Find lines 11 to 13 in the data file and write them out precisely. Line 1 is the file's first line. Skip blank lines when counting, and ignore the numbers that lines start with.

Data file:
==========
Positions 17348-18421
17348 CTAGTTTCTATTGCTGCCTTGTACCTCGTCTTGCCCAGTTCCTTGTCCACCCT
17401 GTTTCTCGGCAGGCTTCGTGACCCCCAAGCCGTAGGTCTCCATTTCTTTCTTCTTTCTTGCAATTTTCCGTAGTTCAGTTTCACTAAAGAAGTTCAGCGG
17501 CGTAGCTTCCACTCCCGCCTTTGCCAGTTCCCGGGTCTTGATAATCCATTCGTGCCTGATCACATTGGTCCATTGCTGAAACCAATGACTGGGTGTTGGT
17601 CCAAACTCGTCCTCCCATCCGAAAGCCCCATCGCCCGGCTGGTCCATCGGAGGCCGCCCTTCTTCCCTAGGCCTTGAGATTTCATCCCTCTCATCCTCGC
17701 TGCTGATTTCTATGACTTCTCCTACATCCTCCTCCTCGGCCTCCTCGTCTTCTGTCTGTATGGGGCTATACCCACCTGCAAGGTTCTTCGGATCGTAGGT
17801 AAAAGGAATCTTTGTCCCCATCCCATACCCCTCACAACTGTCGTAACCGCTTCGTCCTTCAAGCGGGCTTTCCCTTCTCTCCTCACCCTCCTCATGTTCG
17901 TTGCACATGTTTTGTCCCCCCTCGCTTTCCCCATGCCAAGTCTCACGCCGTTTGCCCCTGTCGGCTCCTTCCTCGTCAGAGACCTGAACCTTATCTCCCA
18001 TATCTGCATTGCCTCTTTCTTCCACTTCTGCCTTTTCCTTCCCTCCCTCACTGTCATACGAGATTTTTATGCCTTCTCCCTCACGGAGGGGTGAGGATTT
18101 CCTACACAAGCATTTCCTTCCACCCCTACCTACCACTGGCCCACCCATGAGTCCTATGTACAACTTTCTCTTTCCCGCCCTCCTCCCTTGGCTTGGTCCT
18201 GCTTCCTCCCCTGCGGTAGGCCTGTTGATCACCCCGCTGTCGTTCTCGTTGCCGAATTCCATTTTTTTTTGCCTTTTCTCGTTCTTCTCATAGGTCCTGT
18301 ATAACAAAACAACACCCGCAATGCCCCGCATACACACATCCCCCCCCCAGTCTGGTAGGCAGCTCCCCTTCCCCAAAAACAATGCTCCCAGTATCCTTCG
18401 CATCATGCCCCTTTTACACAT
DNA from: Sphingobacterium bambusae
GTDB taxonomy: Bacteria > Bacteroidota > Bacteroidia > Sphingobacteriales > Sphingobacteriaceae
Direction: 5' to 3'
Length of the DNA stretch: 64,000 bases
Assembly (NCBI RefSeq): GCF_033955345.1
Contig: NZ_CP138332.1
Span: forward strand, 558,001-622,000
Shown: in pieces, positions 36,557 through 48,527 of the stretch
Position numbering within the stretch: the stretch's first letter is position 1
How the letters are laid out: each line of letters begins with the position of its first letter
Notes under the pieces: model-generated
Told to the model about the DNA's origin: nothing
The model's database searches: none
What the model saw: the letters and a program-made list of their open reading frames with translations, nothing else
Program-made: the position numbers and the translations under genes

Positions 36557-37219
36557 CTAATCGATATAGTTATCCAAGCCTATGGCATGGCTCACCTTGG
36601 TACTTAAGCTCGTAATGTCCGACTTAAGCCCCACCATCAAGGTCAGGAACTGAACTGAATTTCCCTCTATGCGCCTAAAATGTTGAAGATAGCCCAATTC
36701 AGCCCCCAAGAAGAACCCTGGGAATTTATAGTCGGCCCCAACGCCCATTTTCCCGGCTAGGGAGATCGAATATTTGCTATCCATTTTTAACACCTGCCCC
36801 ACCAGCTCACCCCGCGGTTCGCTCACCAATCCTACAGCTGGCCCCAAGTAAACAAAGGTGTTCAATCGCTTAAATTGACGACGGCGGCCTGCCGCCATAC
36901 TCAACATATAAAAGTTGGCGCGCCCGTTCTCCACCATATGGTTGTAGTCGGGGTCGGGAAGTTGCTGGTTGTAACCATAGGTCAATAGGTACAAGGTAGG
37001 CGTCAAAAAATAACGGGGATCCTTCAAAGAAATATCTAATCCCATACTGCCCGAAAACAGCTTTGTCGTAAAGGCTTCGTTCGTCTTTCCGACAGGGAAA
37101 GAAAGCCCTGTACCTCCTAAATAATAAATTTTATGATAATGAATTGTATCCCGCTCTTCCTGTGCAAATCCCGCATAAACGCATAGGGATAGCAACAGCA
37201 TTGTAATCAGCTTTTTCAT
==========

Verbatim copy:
18201 GCTTCCTCCCCTGCGGTAGGCCTGTTGATCACCCCGCTGTCGTTCTCGTTGCCGAATTCCATTTTTTTTTGCCTTTTCTCGTTCTTCTCATAGGTCCTGT
18301 ATAACAAAACAACACCCGCAATGCCCCGCATACACACATCCCCCCCCCAGTCTGGTAGGCAGCTCCCCTTCCCCAAAAACAATGCTCCCAGTATCCTTCG
18401 CATCATGCCCCTTTTACACAT